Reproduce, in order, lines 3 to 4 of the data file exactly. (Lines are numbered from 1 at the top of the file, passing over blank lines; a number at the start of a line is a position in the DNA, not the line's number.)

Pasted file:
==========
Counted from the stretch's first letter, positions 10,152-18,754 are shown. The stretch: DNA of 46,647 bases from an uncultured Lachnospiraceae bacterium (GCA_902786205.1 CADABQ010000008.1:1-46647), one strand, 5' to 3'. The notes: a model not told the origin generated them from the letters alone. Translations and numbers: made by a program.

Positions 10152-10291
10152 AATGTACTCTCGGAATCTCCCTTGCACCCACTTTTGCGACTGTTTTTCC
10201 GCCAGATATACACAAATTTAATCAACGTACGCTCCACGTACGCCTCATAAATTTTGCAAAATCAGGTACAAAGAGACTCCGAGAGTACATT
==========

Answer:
10152 AATGTACTCTCGGAATCTCCCTTGCACCCACTTTTGCGACTGTTTTTCC
10201 GCCAGATATACACAAATTTAATCAACGTACGCTCCACGTACGCCTCATAAATTTTGCAAAATCAGGTACAAAGAGACTCCGAGAGTACATT